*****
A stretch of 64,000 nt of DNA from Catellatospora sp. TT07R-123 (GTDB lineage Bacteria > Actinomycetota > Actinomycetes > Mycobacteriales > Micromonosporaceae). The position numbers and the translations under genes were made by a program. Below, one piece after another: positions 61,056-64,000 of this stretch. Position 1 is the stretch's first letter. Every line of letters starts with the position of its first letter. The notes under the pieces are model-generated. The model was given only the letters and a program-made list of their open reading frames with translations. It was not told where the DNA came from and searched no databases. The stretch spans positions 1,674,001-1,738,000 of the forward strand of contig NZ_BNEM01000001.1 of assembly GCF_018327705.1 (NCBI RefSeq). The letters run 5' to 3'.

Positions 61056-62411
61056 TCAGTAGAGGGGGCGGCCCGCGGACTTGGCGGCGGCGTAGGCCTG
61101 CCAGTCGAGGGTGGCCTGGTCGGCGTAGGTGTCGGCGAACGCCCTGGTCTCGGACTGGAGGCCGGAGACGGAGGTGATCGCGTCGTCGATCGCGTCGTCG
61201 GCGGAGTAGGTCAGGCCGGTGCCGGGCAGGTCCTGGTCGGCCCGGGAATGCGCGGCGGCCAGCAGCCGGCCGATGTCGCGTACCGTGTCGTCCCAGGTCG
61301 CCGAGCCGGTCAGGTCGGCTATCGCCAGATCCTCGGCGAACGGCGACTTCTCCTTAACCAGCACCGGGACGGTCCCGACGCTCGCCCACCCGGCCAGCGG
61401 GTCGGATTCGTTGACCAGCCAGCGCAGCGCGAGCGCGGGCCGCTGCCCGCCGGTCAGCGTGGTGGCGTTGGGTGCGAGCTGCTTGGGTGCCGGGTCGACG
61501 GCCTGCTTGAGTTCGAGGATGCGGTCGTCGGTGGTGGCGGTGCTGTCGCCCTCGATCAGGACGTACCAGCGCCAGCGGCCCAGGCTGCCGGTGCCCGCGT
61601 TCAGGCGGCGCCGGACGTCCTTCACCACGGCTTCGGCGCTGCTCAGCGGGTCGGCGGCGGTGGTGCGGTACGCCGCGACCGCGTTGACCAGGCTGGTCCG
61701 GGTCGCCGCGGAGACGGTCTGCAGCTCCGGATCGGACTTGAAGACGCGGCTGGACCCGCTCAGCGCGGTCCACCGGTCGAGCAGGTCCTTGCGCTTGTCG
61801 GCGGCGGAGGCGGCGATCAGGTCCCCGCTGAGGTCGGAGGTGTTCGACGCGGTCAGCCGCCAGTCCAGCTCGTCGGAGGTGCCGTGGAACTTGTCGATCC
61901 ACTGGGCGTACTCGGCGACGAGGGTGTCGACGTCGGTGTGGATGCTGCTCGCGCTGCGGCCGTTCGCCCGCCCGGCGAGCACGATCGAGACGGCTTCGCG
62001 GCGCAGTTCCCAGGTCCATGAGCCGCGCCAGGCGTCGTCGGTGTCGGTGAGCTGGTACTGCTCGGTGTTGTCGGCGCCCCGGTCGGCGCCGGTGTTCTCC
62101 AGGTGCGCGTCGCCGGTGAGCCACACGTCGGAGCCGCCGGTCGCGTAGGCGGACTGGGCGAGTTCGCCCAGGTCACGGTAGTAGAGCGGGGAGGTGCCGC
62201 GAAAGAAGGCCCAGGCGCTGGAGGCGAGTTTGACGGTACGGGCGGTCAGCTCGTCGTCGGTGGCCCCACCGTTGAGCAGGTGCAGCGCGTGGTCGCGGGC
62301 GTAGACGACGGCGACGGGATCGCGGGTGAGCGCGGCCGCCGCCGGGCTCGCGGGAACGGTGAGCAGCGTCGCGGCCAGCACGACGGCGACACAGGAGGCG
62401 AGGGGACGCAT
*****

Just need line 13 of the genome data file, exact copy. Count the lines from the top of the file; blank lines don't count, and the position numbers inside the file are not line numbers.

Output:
62001 GCGCAGTTCCCAGGTCCATGAGCCGCGCCAGGCGTCGTCGGTGTCGGTGAGCTGGTACTGCTCGGTGTTGTCGGCGCCCCGGTCGGCGCCGGTGTTCTCC